Simultaneous occurrence of selected food-borne bacterial pathogens on bovine hides, carcasses and beef meat
Treść / Zawartość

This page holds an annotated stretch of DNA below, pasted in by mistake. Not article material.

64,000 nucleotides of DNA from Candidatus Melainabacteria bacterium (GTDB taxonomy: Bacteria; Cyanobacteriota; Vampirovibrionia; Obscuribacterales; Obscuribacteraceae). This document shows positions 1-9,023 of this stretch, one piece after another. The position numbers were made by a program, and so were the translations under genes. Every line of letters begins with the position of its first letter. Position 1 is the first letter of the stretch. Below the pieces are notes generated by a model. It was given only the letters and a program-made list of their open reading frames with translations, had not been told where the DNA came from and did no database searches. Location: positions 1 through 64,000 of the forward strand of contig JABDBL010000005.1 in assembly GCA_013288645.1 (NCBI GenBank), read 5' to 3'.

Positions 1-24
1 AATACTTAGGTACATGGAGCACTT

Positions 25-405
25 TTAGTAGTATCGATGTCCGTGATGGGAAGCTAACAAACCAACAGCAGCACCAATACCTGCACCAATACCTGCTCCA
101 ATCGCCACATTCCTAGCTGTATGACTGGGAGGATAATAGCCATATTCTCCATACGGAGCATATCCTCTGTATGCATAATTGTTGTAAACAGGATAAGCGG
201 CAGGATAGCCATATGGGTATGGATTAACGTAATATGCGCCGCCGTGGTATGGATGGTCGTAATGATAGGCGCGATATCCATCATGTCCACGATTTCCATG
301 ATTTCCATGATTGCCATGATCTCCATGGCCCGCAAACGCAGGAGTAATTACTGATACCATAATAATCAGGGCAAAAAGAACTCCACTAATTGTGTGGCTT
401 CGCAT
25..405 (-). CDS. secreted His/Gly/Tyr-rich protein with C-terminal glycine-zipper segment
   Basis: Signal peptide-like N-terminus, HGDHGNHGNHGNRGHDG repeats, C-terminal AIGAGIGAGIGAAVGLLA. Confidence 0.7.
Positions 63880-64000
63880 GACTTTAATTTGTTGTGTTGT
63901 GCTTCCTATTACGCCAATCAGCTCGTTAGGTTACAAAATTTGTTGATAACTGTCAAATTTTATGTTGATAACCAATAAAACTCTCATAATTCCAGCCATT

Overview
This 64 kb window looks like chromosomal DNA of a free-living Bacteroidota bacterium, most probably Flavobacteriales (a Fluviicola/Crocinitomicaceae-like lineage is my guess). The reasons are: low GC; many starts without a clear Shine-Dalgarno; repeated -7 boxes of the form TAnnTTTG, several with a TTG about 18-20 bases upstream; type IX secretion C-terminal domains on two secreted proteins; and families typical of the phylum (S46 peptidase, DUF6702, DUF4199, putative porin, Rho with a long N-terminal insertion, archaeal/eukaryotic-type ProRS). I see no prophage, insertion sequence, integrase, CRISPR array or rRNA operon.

The aim of this study was to determine the simultaneous occurence of Salmonella spp., L. monocytogenes, verotoxigenic E. coli (VTEC), and Campylobacter spp. in slaughtered cattle and in beef meat subjected for human consumption. A total of 406 bovine hides and 406 corresponding carcasses were used to collect the samples with a swab method after exsanguination and evisceration of animals, respectively. Furthermore, 362 beef meat samples were purchased in local retail shops over the same period of time as for the bovine samples. Food-borne bacterial pathogens were identified with standard ISO methods with some modification by the use of PCR for VTEC. The isolated bacteria were then molecularly speciated (Campylobacter), serotyped (L. monocytogenes) and characterized for the presence of several virulence marker genes (VTEC and Campylobacter). It was found that 49 hide (12.1%) and 3 (0.7%) carcass samples were contaminated with more than one bacterial pathogen tested. Most of the hides were positive for Campylobacter spp. and VTEC (27 samples) and Campylobacter spp. together with L. monocytogenes (12 samples). Eight bovine hides contained L. monocytogenes and VTEC while L. monocytogenes and Salmonella spp. were detected in one sample. Furthermore, 3 pathogens (Campylobacter spp., L. monocytogenes and VTEC) were simultaneously identified in one bovine hide tested. In case of bovine carcasses 2 samples contained Campylobacter spp. and VTEC whereas one carcass was positive for L. monocytogenes and VTEC. On the other hand, 10 out of 362 (2.8%) minced beef samples were contaminated with at least two pathogens tested. The majority of these samples were contaminated with L. monocytogenes and Salmonella spp. (6 samples). It was noticed that equal number of C. jejuni and C. coli were found, irrespective of the origin of the samples. Most of the strains possessed more than one pathogenic factor as identified by PCR. Molecular serotyping of L. monocytogenes revealed that the majority of the isolates (27 out of 31; 87.1%) belonged to 1/2a serogroup. It was found that most of the VTEC isolates possessed the Shiga toxin stx2 gene (12 strains) whereas only 2 strains were stx1-positive. The eneterohemolysin and intimin markers were identified only in 7 and 2 isolates, respectively. PCR analysis revealed that 4 VTEC belonged to O91 serogroup, 2 strains were O145 and 1 isolate was identified as O113. None of the VTEC detected in the study was O157 serogroup.
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